shared mobility africa

Rather than relying on gasoline or diesel, with the aim of reducing operating costs and improving air quality in cities, African shared mobility vehicles are becoming electrified. Uganda is pioneering in the design of electric cars, while Kiira Motors Corporation in South Africa currently leads in the number of electric vehicles.

A challenge EVs face, particularly in the Sub-Saharan region is the reliability of the power supply and the cost. Electricity blackouts occur on a daily basis in 30 out of the 48 countries, and electricity prices can be more than double those in the US and China.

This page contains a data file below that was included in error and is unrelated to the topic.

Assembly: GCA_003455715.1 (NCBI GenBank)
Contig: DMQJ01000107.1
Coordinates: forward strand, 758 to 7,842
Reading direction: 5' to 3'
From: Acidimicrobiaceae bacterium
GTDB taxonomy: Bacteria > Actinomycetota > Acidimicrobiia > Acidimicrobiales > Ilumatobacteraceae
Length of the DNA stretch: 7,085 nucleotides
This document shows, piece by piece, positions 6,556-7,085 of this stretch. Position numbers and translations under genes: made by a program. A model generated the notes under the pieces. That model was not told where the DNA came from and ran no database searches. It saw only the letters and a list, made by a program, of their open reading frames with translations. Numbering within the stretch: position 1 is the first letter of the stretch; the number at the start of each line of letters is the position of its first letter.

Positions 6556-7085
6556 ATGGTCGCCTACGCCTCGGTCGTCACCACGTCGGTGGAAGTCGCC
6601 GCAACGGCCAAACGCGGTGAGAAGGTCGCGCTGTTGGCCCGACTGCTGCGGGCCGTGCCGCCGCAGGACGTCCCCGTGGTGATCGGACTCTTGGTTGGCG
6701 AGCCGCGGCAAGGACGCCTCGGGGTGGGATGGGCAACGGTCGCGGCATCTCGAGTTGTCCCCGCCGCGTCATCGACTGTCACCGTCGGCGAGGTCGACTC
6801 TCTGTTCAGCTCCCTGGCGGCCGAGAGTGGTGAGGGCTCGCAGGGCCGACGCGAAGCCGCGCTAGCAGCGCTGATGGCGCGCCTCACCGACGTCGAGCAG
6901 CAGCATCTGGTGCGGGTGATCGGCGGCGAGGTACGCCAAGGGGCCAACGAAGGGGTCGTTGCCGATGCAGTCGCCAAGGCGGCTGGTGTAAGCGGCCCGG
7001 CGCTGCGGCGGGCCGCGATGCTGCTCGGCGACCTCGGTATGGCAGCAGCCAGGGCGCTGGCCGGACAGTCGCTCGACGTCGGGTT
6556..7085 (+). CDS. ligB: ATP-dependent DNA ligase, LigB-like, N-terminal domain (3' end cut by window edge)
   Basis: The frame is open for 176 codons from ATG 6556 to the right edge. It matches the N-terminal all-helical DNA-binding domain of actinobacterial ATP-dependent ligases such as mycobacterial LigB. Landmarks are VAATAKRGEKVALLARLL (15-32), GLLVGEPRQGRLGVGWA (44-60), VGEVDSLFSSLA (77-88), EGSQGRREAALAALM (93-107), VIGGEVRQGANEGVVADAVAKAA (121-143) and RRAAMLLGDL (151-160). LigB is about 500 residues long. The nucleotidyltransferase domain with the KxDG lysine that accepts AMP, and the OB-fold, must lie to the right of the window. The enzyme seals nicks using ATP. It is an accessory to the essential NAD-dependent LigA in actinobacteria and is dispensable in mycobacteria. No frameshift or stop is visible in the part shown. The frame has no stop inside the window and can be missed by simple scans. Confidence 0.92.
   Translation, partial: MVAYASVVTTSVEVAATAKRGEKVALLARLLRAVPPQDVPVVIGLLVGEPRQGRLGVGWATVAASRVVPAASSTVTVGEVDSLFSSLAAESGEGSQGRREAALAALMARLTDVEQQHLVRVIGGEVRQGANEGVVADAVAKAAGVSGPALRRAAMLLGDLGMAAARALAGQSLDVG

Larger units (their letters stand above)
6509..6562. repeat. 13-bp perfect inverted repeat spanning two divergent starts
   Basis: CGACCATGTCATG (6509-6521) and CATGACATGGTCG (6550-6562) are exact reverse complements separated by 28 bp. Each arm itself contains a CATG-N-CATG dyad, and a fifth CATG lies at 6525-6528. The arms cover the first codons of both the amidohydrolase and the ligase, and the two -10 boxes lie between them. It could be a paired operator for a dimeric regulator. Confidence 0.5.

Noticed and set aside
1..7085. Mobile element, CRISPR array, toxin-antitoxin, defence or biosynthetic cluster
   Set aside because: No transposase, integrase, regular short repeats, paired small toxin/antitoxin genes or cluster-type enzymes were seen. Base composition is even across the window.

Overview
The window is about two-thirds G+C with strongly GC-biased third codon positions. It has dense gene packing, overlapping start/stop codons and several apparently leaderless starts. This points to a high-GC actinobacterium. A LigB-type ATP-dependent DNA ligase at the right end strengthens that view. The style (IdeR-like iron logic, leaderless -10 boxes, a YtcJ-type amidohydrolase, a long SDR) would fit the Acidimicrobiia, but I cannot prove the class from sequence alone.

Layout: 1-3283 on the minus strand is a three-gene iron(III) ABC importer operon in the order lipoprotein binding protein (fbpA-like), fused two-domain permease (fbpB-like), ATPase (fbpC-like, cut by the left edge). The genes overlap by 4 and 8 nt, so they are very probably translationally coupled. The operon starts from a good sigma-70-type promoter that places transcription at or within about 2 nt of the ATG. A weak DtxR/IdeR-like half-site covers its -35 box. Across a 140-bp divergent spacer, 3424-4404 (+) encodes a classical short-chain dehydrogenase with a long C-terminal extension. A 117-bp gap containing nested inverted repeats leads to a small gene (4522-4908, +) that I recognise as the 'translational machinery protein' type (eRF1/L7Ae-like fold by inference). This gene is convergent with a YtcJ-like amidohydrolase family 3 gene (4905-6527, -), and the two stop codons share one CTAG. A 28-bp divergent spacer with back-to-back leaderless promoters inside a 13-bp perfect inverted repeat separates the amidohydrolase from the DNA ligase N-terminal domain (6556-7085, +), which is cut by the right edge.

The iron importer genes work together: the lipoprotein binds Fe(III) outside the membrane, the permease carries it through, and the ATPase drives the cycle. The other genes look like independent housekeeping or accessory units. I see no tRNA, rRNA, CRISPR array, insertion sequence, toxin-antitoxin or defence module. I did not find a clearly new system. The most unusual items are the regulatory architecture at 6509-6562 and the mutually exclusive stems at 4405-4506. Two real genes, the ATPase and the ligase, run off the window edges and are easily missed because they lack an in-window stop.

However, in 2017, 77% of Kenya’s electricity demand was met through renewable energy. Most African countries are now looking to renewables such as solar and wind to grow grid capacity. In order to combat fuel dependency in Sub-Saharan African, EVs powered by electricity and running on battery storage, offer a potential solution. EVs can also help improve the air quality in Africa’s most congested cities are they produce no direct emissions through the exhaust pipe.


shared mobility africa

Bike sharing in African cities has lagged due to a lack of dedicated infrastructure. With very few bike lanes and the perception that cycling is for the poor, bike sharing has not been the priority for most African governments. It has struggled to take off in a region where road networks favour motorists. The lack of bicycle lanes puts cyclists in danger who are fighting for space against motorbikes, cars and bigger vehicles.